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Original Research |

Safety and Effectiveness of Clofazimine for Primary and Refractory Nontuberculous Mycobacterial Infection

Stacey L. Martiniano, MD, MCSC; Brandie D. Wagner, PhD; Adrah Levin, MPH; Jerry A. Nick, MD; Scott D. Sagel, MD, PhD; Charles L. Daley, MD.
Author and Funding Information

Conflict of Interest Statements:

Drs. Martiniano, Nick and Sagel receive grants from the Cystic Fibrosis Foundation and National Institutes of Health that fund research involving individuals with cystic fibrosis and mycobacterial infection.

Dr. Wagner and Ms. Levin have no conflicts of interest to disclose.

Dr. Daley received a research grant from Insmed and served on a data monitoring committee for Novartis.

Fundinginformation: This work was supported by the Cystic Fibrosis Foundation (MARTIN14A0, NICK15R0)

1Department of Pediatrics, Children’s Hospital Colorado, University of Colorado School of Medicine, Aurora, CO, USA

2Department of Biostatistics and Informatics, University of Colorado School of Public Health, Aurora, CO, USA

3Division of Mycobacterial and Respiratory Infections, National Jewish Health, Denver, CO, USA

4Division of Pulmonary, Critical Care and Sleep Medicine, National Jewish Health, Denver, CO, USA

Corresponding Author: Stacey L. Martiniano, MD, Children’s Hospital Colorado, 13123 E. 16th Ave. B 395 Aurora, CO 80045 Institutions: Children’s Hospital Colorado, University of Colorado, National Jewish Health


Copyright 2017, . All Rights Reserved.


Chest. 2017. doi:10.1016/j.chest.2017.04.175
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Abstract

Background  Clofazimine is an antimicrobial agent that has activity in vitro against mycobacteria. Increasingly, it has been used for the treatment of nontuberculous mycobacteria (NTM), despite limited data supporting use in this setting. The objective of this study was to evaluate safety, tolerability, and clinical outcomes associated with clofazimine in patients with NTM infection.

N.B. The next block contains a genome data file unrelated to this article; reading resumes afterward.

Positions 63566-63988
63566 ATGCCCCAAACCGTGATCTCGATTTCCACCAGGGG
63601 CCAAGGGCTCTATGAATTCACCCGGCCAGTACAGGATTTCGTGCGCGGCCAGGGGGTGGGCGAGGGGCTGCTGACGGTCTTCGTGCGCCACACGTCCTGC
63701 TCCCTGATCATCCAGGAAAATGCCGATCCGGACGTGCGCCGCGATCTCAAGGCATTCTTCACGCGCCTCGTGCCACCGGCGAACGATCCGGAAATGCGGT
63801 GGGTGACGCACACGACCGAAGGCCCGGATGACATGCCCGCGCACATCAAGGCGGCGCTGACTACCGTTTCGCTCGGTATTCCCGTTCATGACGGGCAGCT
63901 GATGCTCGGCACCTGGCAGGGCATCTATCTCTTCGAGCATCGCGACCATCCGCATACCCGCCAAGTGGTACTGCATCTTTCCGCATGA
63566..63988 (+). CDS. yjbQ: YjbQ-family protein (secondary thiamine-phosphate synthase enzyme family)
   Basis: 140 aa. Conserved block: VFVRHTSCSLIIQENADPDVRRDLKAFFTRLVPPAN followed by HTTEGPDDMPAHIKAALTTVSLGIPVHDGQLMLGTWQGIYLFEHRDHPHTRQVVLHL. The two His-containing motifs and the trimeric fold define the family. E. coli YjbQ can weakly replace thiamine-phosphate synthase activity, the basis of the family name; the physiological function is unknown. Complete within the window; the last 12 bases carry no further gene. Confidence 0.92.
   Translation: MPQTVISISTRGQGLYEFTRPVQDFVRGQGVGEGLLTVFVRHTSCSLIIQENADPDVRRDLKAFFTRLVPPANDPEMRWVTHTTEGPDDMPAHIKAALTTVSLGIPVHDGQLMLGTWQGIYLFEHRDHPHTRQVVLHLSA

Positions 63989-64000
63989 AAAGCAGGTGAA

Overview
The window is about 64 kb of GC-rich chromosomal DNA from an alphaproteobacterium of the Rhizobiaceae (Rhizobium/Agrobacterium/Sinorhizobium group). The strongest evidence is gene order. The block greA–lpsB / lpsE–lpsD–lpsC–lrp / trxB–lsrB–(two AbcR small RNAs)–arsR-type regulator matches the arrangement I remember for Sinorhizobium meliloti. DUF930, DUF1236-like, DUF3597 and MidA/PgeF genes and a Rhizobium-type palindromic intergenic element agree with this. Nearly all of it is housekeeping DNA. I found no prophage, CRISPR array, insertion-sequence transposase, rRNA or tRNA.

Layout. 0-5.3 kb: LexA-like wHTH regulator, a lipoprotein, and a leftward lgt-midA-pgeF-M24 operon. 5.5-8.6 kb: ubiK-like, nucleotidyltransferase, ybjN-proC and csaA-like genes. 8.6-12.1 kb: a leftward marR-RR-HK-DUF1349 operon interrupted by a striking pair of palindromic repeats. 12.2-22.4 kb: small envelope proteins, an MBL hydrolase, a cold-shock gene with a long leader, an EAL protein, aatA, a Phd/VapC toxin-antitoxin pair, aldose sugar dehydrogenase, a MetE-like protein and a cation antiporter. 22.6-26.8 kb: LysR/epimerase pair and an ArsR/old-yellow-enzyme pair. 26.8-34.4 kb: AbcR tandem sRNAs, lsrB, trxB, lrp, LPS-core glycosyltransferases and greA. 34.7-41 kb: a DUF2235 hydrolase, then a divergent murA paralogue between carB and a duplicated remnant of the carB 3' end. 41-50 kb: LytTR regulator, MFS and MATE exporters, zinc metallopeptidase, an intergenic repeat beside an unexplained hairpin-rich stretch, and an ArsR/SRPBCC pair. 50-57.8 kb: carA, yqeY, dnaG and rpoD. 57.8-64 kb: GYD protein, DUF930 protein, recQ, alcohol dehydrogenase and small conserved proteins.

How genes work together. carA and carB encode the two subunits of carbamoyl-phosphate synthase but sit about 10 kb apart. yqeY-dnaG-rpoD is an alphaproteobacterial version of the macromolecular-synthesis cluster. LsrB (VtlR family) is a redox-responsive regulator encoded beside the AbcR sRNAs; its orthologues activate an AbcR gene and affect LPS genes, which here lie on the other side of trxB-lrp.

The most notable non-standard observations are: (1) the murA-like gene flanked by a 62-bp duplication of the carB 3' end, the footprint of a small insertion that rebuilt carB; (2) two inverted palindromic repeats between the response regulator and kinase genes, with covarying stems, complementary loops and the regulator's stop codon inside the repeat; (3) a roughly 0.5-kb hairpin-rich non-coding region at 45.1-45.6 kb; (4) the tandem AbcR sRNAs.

Methods  Observational-cohort study of clofazimine used for pediatric and adult cystic fibrosis (CF) and non-CF patients with pulmonary and extrapulmonary NTM infection as part of a multidrug regimen from 2006-2014. Treatment regimens and adverse drug reactions (ADRs) were captured.

Results  One hundred twelve subjects were included (median age 62 years); 24 subjects (21%) had CF. Eighty-seven (78%) had refractory disease with failure of prior therapy. Fifty-four subjects (48%) had M. abscessus complex, 41 (37%) had M. avium complex, and 16 (14%) had two NTM species. The median duration of clofazimine use was 383 days (range 3 – 2,419 days). Sixteen subjects (14%) stopped clofazimine due to an ADR after a median of 101 days (95% CI, 63-119 days). Forty-one of 82 subjects (50%) with pulmonary disease converted to negative NTM cultures within 12 months.

Conclusions  Clofazimine is a safe, reasonably tolerated, and active oral drug for NTM infection in our heterogeneous population of pediatric and adult CF and non-CF patients. It should be considered as an alternative drug for treatment of NTM disease.


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